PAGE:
ACT Introduces New WorkKeys Assessment Designed to Measure Listening Skills
Computer-Based Test Assesses Important Workplace Skill
IOWA CITY, Iowa—ACT today announced a new addition to its suite of workplace skills assessments. WorkKeys® Listening for Understanding is a computer-based assessment that relies on the latest methods for measuring listening skills and the ability to understand and follow directions in the workplace.
Although these skills are addressed with a current assessment—WorkKeys Listening—the new test offers substantial improvements, including immediate scoring. Examinees listen to brief audio segments describing work activities, then respond to multiple-choice questions about the information they heard. Individuals may move through the audio segments and questions at their own pace, and a maximum time of 45 minutes is allotted for completing all of them. Results are reported within seconds after responses are submitted for scoring.
ACT will continue to offer WorkKeys Listening. Both tests contribute to better decisions about selection and training initiatives for employers and hiring managers.
“Dating back two decades to the 1991 U.S. Department of Labor skills report known as SCANS, study after study has found that good listening skills are foundational to workplace success and are highly valued by employers,” said Martin Scaglione, ACT president of Workforce Development. “Many of those studies have also lamented the lack of effective listening skills among workers. This new assessment will help employers evaluate the listening skills of their current and future workforce. Effective listening can be directly related to increased productivity as well as more efficient coaching and development on the job.”
Nikki Rodgers, 911 Communications Coordinator for Lexington County, South Carolina, hires 911 operators to handle incoming emergency calls and has relied on the WorkKeys system to measure listening skills for several years. “Listening is a unique skill. This work environment is not a calm, quiet one; distractions can be dramatic. Listening for relevant background noises on the phone line can be very important,” Rodgers said.
“By using three WorkKeys assessments identified by the job profile—Listening, Locating Information, and Reading for Information—we are finding that applicants who meet the required skill level are coming in the door with the skills we need them to have,” added Rodgers. “And, if they come to us with the right skills, training goes more smoothly and quickly, and turnover is greatly reduced. WorkKeys assessments have helped us find—and keep—employees who can be successful doing this job.”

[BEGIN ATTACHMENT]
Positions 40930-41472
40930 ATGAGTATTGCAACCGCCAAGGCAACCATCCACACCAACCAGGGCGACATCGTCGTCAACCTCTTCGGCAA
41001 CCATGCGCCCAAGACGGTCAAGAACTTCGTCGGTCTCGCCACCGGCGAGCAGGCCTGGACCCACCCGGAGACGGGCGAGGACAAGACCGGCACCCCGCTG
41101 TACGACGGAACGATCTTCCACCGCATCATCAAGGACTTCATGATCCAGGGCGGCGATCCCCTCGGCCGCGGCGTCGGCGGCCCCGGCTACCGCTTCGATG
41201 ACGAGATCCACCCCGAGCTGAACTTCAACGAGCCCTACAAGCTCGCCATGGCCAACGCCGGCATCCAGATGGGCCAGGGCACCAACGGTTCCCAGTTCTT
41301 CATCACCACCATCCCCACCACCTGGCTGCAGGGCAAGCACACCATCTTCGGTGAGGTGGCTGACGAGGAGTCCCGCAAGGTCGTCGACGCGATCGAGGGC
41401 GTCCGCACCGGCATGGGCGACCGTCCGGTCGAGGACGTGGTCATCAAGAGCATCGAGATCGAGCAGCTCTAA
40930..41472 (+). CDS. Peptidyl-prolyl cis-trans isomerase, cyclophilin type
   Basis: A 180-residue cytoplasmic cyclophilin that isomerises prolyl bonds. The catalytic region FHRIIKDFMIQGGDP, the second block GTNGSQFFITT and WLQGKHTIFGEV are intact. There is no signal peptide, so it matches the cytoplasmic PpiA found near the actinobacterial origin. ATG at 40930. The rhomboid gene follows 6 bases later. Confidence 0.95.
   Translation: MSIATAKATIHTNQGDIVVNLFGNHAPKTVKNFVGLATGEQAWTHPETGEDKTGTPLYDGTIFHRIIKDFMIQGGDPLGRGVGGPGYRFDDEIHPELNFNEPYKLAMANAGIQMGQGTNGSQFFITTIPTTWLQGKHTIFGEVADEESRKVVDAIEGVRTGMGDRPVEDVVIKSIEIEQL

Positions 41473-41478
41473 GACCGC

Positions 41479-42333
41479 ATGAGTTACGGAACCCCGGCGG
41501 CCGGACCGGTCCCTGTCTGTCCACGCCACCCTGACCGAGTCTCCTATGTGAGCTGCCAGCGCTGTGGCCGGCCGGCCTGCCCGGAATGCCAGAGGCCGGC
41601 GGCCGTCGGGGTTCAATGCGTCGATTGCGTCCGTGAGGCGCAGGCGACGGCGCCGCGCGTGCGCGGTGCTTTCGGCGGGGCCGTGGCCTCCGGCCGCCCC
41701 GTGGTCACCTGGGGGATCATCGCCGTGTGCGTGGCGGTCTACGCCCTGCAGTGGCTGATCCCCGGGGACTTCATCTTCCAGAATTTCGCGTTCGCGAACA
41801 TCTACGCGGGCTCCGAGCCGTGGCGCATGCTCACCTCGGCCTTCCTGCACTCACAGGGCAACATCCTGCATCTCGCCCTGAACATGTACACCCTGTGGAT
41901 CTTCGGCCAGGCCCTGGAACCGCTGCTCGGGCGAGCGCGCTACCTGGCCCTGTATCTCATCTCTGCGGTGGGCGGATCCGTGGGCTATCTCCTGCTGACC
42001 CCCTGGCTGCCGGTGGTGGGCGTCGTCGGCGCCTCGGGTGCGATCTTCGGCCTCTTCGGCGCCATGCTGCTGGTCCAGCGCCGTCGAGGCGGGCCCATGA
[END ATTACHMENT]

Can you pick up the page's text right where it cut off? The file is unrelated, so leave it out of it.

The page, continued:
The audio segments presented in Listening for Understanding describe work-related scenarios. Scores range from Level 1 to Level 5. At Level 1, information is typically presented by a single speaker. The information is simple, logical, and the main ideas are clearly stated. At Levels 4 and 5, information is often presented by two speakers, and it can be complex and abstract. At these higher levels, relevant details may be implied rather than directly stated, requiring the examinee to prioritize information, make inferences, and understand reason.
The connection between listening abilities and job performance is widely recognized, as shown by survey responses gathered at the 2010 National Workforce Development Conference hosted by ACT. Attendees were asked to evaluate the importance of 29 workplace skills and characteristics and rate the skill levels of new employees. Listening was cited as the most important of the cognitive skills included in the survey; it was rated very important or critical to job performance by 91 percent of respondents, which included representatives of business organizations, employers, and state and federal workforce agencies. In addition, 37 percent of the respondents reported that new workers are either weak or very weak in their ability to listen, indicating a significant skill deficiency.
ACT currently offers a KeyTrain® online tutorial to help individuals build their listening skills and will release a new version specifically for Listening for Understanding by the end of the year. The Listening for Understanding assessment is now available to WorkKeys testing centers nationwide.